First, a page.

As Floridians, many of us have gone through the process of filing an insurance claim for hurricane damage. This means many of you have seen your insurance company attempt to undervalue your claim by saying the damage was not caused by the massive amounts of wind and rain that were dumped on your house but—rather—by sudden failure due to wear and tear or faulty maintenance (causation defenses), or that you did not protect the property or provide enough evidence of the damage (failure to fulfill post-loss obligation defenses). These are common tactics insurance companies take to avoid paying claims. But, where is the evidence to support these defenses?
Often when we ask, in litigation, for this evidence, insurance companies tell us “Well, that's privileged. You can't have that.” As experienced hurricane insurance claim attorneys who have been fighting for homeowners for decades, at Taylor, Warren, Weidner & Hancock our fight never ends there. While litigating this Hurricane Sally insurance claim, TWWH attorney, Brian Hancock, asked the trial court, Judge Shackelford, to make the insurance company produce the evidence that supported its defenses. Judge Shackelford ordered production of the discoverable evidence that was relevant to the insurance company's defenses. You can read her order here. The insurance company appealed, and attorney Hancock fought them before the First District Court of Appeal ("DCA") as well. We are now very proud to report a recent ruling from the First DCA denying American Traditions Insurance Company's appeal and supporting Judge Shackelford's order for production of this critical evidence.
The Evidence the Insurance Company Attempted to Withhold
The Field Adjuster's Observations and Findings
Typically the first thing to occur after a hurricane insurance claim is reported is the initial inspection of the property by a field adjuster. He or she will come out, take photos, prepare comments accompanying the photos, and then prepare a report or “loss recap” and an estimate. The insurance company then relies upon this information in deciding to either issue a payment on the claim or deny all or part of the claim. Often the evidence the field adjuster generates during the initial inspection after a hurricane is the only evidence the insurance company has that reflects the condition of the property immediately after the storm, making it the most critical evidence to either support or dispute the insurance company's “wear and tear” type causation defenses as well as its failure to fulfill post-loss obligation defenses.
Yet, insurance companies almost always refuse to produce the evidence generated by their field adjuster in the days or weeks after a hurricane, claiming it is privileged. Judge Shackelford disagreed, finding it relevant to the insurance company's defenses and its “basic evaluation” of the claim and ordered production of the evidence while carving out attorney-client communications and work-product materials, the only items that were actually privileged.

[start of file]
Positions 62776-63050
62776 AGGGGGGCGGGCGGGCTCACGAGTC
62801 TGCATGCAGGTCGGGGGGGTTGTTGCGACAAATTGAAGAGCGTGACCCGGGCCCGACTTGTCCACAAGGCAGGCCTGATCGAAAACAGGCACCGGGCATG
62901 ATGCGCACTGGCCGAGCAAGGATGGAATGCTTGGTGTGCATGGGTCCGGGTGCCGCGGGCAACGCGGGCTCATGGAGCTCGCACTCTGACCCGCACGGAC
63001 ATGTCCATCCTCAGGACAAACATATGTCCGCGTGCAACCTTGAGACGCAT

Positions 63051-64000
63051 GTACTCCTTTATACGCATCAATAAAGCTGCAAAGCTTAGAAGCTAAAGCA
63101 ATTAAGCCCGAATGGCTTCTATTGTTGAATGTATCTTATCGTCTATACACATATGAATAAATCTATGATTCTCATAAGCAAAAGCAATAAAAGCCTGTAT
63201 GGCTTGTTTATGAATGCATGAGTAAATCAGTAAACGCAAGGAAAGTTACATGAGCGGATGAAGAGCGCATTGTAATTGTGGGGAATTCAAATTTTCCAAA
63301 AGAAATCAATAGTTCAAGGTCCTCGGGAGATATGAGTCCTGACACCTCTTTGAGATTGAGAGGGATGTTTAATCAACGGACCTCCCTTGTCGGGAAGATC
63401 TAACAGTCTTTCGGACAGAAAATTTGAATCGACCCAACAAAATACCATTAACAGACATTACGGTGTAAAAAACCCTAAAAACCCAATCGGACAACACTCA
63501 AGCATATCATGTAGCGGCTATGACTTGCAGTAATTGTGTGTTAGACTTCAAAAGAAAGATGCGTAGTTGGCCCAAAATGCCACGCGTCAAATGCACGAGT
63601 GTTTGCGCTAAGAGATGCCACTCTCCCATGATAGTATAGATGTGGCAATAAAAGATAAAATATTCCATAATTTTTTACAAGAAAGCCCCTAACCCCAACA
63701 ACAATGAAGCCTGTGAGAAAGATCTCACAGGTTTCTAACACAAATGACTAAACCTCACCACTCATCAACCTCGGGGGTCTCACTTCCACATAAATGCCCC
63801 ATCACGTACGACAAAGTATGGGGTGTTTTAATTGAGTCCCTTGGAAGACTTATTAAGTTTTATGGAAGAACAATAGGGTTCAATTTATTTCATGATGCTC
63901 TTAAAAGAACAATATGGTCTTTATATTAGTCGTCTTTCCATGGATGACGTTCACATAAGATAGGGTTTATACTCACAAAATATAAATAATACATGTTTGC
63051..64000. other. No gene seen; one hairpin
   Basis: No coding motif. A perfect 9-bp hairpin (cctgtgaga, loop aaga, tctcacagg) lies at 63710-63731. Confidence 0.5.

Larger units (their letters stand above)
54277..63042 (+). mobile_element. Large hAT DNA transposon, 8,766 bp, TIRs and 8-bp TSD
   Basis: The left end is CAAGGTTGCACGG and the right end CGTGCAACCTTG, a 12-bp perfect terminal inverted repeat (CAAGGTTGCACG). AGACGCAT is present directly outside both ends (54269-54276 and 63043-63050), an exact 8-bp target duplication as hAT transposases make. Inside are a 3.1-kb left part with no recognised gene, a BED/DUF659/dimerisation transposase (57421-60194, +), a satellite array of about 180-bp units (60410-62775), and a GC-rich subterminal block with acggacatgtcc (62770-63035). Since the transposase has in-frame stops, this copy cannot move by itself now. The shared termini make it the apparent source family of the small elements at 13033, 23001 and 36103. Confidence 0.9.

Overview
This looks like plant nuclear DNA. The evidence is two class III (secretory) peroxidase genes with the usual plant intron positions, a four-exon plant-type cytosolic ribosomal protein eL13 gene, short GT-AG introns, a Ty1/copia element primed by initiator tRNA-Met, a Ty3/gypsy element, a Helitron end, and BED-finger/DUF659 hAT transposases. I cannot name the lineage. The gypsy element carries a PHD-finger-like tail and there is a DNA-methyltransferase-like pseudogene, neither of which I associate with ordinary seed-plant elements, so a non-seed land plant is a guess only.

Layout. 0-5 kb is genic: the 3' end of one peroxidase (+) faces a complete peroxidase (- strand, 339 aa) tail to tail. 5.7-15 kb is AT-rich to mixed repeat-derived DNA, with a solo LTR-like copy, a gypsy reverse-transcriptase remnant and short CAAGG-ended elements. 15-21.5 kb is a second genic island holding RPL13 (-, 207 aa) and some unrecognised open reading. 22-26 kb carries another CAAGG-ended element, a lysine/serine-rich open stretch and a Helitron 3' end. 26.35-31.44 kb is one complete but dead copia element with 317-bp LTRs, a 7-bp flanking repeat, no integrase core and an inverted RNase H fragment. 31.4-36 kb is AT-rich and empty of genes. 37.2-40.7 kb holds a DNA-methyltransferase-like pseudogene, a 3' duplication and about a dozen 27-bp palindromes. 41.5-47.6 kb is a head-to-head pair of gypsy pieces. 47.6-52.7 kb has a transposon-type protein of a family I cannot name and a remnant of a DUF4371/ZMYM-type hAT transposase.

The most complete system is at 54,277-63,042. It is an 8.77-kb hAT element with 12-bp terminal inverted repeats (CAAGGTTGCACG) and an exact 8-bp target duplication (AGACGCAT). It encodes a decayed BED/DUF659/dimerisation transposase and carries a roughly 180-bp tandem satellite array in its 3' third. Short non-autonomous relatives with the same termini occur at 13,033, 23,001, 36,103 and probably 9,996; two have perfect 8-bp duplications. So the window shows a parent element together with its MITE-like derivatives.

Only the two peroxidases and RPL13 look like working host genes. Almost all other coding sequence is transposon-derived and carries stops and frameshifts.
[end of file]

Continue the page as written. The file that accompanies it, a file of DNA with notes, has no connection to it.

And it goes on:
The Insurance Company's Pre-Loss Observations and Findings
In this Hurricane Sally insurance dispute, American Traditions Insurance Company also did not want to produce its underwriting inspection report and photos. These are the reports insurance companies generate for purposes of determining whether your home is in good enough condition to justify a renewal of your policy. As experienced hurricane insurance claim attorneys, we have often seen an insurance company find your property is in “good condition” for purposes of collecting a premium only to find, a very short time later, your home was worn and torn and deteriorating when it comes time for the insurance company to pay your claim. It is easy to see why the insurance company in this case did not want to produce its July 2019 pre-Sally inspection report and photos which supported its decision to renew on the very property—post-Hurricane Sally—it claimed was riddled with pre-existing damage. Judge Shackelford ordered its production.
American Traditions Insurance Company's Argument on Appeal
On appeal, American Traditions Insurance Company argued the law in Florida is that no document contained within an insurance company's “claims file” (an amorphous digital thing) can be discovered in the breach of contract action and that such discovery would cause an insurance company “irreparable harm.” On behalf of the policyholder, TWWH attorney Brian Hancock asserted the same arguments he had to Judge Shackelford, that this evidence is not privileged and it is relevant to the insurance company's defenses. On March 3, 2023, the First DCA denied American Tradition Insurance Company's appeal “on the merits,” finding it unworthy of a written opinion. While this victory was cherished, this is not the first time TWWH has fought this same fight, over the same type of evidence many insurance companies try to hide, i.e., what their field adjuster observed and documented during the initial inspection. You can read about another order we received from the First DCA in a similar hurricane insurance dispute here.
We will be very curious to see the field adjuster comments, photos, and report, and the pre-loss underwriting report and photos once they are finally produced to us in this Hurricane Sally case. In answer to the question initially posed: Where is the evidence to support these defenses? We may find there is none, or that it's weak at best. Either way, we will look forward to taking it to a jury to decide.